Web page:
Like its four predecessors in her series, Hilary McKay's Forever Rose (Hodder, £10.99) shines out as a beacon in the otherwise troubled waters of teenage fiction. Concentrating on the youngest member of an eccentric but affectionate family, it is witty as well as wise and moving, without any sentimentality. Written as if by young Rose herself, the novel tells of normal hopes and disappointments, all illuminated by its heroine's unique blend of innocence and experience. The final volume in this sequence, it can also be read as a one-off from an author who continues to write like an angel.
I have high praise too for Benjamin Zephaniah's Teacher's Dead (Bloomsbury, £5.99). A novel whose first sentence describes the senseless murder of a popular teacher could sound like hard work, but Zephaniah writes with such authority that this book remains oddly entertaining as well as totally engaging. Anxious to discover not who the two teenage murderers were, since he knows this already, but why they did it, 15-year-old Jackson Jones sets out on his own inquiry. Interviewing witnesses and the teacher's wife, he finally fits everything in its place. Unusually in any teenage novel, he works closely with his headteacher, with the school's anti-bullying policy triumphantly coming into its own. Easily the author's best novel so far, this cries out to be discussed as well as read by teenage readers.
Sally Gardner pulls out all the romantic stops in The Red Necklace (Orion, £9.99), a splendid story set at the time of the French Revolution. Melodramatic props like secret passages and a beautiful heiress engaged to a double-died villain could become tedious in the hands of a lesser writer, but Gardner makes them come alive by the sheer quality of her writing. Historical events are lightly brought into the narrative, with just a hint at the end of a succeeding novel should this one have the success it richly deserves.
Julie Hearn is another writer turning towards historical fiction. Hazel (Oxford, £5.99) is a hugely ambitious novel set in 1913. After getting mixed up with suffragette protests, its eponymous 13-year-old heroine is banished to the family estate in the West Indies. There she encounters surviving habits of slavery, while flitting between the real and another world, made up of ghosts complaining of past injustices. Hazel survives a hurricane to return to Britain and her dysfunctional family. Unsure what is going to happen next, readers should simply give way to a good story expertly told from a writer who is herself happily unclassifiable.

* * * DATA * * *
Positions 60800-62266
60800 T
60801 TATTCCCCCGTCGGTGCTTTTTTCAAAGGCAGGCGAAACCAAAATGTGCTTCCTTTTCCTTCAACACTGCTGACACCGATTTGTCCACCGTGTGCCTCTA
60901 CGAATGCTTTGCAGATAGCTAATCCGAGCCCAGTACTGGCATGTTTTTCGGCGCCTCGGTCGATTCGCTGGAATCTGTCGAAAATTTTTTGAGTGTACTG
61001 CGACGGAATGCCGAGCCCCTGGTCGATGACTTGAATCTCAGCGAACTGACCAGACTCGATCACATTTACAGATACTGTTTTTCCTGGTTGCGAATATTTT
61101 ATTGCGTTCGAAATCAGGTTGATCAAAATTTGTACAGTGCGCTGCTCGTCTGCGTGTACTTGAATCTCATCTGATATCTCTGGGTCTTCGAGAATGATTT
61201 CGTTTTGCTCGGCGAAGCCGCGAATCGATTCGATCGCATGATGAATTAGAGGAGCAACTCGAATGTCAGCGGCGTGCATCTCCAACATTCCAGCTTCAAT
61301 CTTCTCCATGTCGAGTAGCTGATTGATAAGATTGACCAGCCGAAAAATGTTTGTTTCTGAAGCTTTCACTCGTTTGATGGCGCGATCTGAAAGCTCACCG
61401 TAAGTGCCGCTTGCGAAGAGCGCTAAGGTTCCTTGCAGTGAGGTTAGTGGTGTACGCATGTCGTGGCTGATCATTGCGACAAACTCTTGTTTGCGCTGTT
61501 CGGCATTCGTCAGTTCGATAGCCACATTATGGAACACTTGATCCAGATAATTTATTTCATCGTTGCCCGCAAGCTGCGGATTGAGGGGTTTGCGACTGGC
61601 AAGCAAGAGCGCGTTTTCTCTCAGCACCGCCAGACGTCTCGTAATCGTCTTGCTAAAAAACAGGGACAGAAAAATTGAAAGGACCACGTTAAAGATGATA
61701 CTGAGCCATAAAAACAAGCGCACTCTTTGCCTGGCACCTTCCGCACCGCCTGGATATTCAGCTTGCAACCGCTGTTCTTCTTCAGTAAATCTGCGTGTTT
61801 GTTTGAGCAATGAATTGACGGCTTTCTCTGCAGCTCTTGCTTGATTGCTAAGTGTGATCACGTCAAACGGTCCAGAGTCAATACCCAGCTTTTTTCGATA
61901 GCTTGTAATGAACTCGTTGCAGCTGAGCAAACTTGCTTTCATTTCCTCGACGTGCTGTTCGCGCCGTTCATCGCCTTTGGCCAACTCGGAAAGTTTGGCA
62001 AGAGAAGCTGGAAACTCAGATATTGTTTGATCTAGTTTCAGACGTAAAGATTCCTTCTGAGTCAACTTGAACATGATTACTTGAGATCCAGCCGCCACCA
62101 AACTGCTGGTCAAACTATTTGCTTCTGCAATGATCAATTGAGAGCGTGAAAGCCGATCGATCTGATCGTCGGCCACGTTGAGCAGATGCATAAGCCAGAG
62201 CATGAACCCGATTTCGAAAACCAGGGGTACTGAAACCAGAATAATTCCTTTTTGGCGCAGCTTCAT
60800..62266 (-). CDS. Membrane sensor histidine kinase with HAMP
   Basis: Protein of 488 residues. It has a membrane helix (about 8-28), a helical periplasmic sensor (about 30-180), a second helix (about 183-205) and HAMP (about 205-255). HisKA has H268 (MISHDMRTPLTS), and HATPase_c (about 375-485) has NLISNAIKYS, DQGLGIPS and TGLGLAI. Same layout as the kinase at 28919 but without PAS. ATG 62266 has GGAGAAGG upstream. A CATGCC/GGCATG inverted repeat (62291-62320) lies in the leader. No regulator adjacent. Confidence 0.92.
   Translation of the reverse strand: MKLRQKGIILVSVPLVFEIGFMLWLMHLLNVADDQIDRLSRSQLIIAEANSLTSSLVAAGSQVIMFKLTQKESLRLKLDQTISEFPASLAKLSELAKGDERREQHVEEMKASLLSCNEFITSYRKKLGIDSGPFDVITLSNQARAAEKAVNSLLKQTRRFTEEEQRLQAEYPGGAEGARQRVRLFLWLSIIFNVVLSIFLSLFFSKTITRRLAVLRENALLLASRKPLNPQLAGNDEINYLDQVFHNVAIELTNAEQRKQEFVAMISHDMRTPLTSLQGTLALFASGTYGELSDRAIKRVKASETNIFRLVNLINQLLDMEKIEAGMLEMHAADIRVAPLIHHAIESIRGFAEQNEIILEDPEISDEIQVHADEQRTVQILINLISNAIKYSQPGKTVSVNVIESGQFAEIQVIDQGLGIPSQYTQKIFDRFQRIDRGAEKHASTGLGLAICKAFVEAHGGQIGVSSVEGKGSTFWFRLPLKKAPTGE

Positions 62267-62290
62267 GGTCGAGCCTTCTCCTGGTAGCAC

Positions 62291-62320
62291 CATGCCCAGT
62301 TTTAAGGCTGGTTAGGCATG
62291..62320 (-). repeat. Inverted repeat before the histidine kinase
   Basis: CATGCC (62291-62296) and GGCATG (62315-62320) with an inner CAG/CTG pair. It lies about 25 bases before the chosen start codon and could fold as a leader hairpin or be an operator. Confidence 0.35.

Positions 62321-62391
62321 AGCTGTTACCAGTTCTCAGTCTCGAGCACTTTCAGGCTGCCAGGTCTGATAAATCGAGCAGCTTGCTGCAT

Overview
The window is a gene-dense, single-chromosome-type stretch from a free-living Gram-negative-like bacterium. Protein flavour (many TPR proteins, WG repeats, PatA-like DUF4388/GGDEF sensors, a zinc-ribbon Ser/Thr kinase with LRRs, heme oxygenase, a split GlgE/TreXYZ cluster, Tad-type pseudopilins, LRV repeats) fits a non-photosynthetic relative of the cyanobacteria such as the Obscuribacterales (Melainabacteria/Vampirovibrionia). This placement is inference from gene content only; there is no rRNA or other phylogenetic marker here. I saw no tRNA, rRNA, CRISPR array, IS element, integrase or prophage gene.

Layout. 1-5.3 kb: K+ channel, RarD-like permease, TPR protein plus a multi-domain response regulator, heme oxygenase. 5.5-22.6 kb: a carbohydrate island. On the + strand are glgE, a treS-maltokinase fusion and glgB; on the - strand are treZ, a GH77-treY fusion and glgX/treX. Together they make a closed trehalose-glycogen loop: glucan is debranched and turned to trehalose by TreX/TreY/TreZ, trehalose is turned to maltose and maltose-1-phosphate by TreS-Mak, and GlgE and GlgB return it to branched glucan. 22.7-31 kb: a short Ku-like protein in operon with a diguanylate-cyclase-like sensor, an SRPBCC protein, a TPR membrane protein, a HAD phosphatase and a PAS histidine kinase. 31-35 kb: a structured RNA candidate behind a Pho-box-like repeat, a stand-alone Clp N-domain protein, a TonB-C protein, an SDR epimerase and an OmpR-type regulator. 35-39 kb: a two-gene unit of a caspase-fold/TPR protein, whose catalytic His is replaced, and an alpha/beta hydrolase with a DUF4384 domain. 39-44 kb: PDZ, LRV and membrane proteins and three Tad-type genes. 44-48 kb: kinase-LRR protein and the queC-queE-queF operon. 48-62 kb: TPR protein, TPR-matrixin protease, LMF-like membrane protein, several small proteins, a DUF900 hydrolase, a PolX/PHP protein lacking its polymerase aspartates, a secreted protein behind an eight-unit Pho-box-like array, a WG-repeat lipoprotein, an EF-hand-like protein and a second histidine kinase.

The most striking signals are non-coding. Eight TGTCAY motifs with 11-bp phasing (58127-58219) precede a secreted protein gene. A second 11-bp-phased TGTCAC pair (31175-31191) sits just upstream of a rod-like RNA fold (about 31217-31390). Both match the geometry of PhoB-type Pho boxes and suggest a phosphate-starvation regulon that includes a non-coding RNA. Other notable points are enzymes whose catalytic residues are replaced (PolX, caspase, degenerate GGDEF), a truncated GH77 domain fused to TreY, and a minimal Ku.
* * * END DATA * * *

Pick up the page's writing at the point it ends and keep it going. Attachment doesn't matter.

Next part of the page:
Meg Rosoff is another unpredictable author, with What I Was (Penguin, £10.99) having little in common with her first two distinguished teenage novels. Set in 1962, it describes the life of Hilary, a 16-year-old boy unwillingly at a truly terrible boarding school. On an enforced run, he comes across Finn, a beachcomber around the same age. Envying his rule-free life, Hilary gradually becomes obsessed with Finn, longing for further encounters and putting up with extended silences when they do meet. Disaster and one death follow, with Hilary in for a final huge surprise before this strange and rather glum story comes to an end. Teenagers unhappy at school may relish the chance to read about an establishment that must surely be worse than any they know themselves.
Malorie Blackman is already a bestseller and The Stuff of Nightmares (Doubleday, £12.99) can only add to her fame. Starting with a train crash, this novel presents a feast of ghoulishness as Kyle, one of the conscious survivors, finds himself entering into each of his fellow-pupils' nightmares as they linger between life and death. Story after horror story follow, told with the gleeful relish that younger teenagers reserve for their own efforts during sleepovers. This book seems bound to be extremely popular.
High hopes, too, for Mike Wilks's Mirrorscape (Egmont, £6.99). This describes a series of dangerous journeys as Mel, a medieval apprentice artist, discovers how to enter into pictures painted by others. This ability proves a mixed blessing when his adversaries follow him into an artistic stewing-pot inhabited by monsters straight from Hieronymus Bosch. With this book in mind, viewing old masters at a gallery need never be the same experience again.Reuse content